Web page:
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4.d3 is a very practical choice, also white can play d2-d3 in other variations, e.g. 3...a6 4.Ba4 Nf6 5.d3, and even 3...f5 4.d3. I recommend you look at some Steinitz games in the Spanish, as he played this d3 center a lot. Steinitz was not strong compared to Alpha Zero or Magnus Carlsen, but Steinitz was plenty strong compared to me and you. There are a couple of good reasons for looking at older, relatively "unsophisticated" examples.
  1. The type of opponents you will face are more likely to respond in unsophisticated ways, more like Steinitz's opponents did.
  2. The sophistication of newer theory is partly built on older theory, so the newer theory becomes easier to understand if you have the background.

After looking at some classical games, you can go back to McDonald and compare his treatment with Steinitz's treatment. By the time you understand the differences there, you would be ready to play 4.d3 at quite a high level. By this time you will be better able to judge for yourself which source offers you the missing information. You might not need anything additional!

If you don't have a big database, chessgames.com is one online source for Steinitz games.
  
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cathexis
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Re: OK, First Steps, what about "Next Steps"?
Reply #17 - 03/05/21 at 14:05:56
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So,...I wanted to revisit this thread. After having finished McDonald's book and gone over all the games therein OTB and having polished up and reviewed my notes, I want to drill deeper into the 4.d3 "Restrained Centre" (as McDonald calls it). My goal is to play it as white. I think that would be a good "next step" that is more focused than what I was originally looking for (and, more appropriate to my level). Several books were mentioned in this thread that I now know have at least a chapter on this line, Doknjas and Swiercz's being the most recent. Does anyone know of other books, videos, etc. that they might recommend that focus on the 4.d3 ideas more deeply or more exclusively than McDonald's book ?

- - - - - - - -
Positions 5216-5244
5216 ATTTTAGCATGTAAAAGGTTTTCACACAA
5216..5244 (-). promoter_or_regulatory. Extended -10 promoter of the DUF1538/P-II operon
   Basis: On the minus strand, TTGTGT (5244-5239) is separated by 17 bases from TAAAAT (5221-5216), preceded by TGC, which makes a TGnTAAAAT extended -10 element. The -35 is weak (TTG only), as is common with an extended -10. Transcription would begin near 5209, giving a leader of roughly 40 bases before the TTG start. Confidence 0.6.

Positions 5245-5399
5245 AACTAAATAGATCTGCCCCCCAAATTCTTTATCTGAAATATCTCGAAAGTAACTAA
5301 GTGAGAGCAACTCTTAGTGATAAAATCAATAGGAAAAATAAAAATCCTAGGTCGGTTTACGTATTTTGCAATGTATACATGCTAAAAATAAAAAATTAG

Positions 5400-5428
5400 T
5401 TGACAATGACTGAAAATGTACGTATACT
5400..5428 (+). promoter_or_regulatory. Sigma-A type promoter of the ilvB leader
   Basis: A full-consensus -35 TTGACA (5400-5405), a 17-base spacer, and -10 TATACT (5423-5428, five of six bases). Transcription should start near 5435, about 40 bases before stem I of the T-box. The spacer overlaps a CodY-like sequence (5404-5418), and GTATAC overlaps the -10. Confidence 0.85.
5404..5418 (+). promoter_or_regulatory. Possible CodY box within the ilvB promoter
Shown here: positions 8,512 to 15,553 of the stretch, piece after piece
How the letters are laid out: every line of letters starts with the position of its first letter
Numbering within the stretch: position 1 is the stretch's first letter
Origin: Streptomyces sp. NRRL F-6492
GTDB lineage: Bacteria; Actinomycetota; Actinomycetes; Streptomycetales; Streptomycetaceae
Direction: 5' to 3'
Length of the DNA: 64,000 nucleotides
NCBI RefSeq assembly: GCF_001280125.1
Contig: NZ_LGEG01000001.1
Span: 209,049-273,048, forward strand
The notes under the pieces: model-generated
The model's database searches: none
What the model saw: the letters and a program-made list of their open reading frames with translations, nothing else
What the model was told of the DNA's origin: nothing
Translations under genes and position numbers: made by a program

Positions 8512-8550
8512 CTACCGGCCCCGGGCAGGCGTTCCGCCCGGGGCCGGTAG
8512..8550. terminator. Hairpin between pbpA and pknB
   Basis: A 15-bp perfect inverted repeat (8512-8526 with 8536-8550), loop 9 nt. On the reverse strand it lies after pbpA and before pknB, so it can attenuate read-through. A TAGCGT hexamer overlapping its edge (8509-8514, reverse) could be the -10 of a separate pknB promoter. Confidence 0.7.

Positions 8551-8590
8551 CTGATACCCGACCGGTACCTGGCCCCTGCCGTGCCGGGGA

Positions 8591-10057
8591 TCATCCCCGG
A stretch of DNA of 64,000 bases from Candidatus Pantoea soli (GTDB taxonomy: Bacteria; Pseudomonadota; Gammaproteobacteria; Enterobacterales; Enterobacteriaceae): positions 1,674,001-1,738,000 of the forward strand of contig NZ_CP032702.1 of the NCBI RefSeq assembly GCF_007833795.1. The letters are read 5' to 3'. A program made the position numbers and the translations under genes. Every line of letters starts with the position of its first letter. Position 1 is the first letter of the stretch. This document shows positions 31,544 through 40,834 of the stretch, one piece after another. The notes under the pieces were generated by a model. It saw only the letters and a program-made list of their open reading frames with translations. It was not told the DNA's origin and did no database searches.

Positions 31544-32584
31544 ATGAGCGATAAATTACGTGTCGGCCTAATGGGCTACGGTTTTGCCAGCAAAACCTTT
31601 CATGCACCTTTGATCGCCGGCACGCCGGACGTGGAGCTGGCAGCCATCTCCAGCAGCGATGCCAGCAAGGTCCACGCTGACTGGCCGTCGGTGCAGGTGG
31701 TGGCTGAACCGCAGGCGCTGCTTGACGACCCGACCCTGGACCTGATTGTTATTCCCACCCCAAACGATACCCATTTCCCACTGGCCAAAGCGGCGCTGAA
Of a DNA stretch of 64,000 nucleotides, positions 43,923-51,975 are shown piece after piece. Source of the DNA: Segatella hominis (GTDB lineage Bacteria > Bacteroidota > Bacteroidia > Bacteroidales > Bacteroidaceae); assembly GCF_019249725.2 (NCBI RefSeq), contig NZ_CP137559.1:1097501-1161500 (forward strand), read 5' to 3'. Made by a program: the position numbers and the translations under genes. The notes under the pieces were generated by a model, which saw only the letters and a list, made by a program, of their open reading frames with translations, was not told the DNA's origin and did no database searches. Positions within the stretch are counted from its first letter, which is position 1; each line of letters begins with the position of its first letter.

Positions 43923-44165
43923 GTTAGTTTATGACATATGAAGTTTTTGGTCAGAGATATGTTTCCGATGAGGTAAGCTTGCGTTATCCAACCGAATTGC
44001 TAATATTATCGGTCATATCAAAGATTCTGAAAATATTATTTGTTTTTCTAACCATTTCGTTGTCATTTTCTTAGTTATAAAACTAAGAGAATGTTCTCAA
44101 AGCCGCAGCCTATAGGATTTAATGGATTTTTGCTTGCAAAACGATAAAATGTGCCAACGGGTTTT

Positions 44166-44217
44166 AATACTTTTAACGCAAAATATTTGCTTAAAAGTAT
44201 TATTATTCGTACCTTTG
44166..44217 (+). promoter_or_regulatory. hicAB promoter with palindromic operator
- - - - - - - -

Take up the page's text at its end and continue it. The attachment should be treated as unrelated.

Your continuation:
TIA,
Cathexis


  
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Re: OK, First Steps, what about "Next Steps"?
Reply #16 - 01/19/21 at 21:23:09
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As far as White Ruy Lopez repertoire books go, I believe Opening Repertoire: The Ruy Lopez by Doknjas has been well received.
  
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Re: OK, First Steps, what about "Next Steps"?
Reply #15 - 01/16/21 at 01:50:49
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Stigma wrote on 01/15/21 at 21:17:30:
an ordinary chessplayer wrote on 01/15/21 at 17:58:16:
I liked Flear's Offbeat Spanish so much I bought it a second time after my first copy went for a walkabout. I also liked his Open Ruy Lopez and once owned it, but books on the open don't age well.

Granted that the theory doesn't age well, can't the Open Ruy book still be useful for explanations and a historical perspective? Or are the lines played today so different from 20 years ago even that is irrelevant?

I'll admit I never studied the book in any detail, largely because I very rarely played either side of the Ruy Lopez. But I'm trying to justify still having it on my shelf...

I have both the Flear books and liked them a lot but if I were looking to get familiar with Spanish structures etc. to supplement and help choose repertoires from either side  (which you need to do before you dive deeper), I would start with McDonald's Move by Move book from 2011 mentioned below.  It is the best opening MTM book that I own . . .  not that I have all of them.  Getting deeper into the middle game with explanation is really important for many of these Spanish positions and he really does a great job of making them understandable and then you can have a feel if you prefer to play the Schliemann, Open, Berlin, or Marshall etc. as Black or the Exchange, 6. d3,  or anti-Marshall etc. as White.  At that point rather than looking at a survey, you can find a more drilled down book Chessable course, video or database.
  
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cathexis
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Re: OK, First Steps, what about "Next Steps"?
Reply #14 - 01/15/21 at 23:46:21
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AOC said:

Quote:
Old theory at a minimum is important background for understanding new theory, and I often find myself in old theory anyway when my opponent is surprised and doesn't know anything. New theory sometimes is just different, other times it's actually better, and it's essential to know when that's true. But unless we are at least familiar with the old theory, how could we know?


I found this a very intriguing line of thought. To go completely off-topic it highlights precisely the cost of remaining silent in an era of "Cancel Culture." A literary analog to your remark would be this quote about one of my fav authors, M.R. James: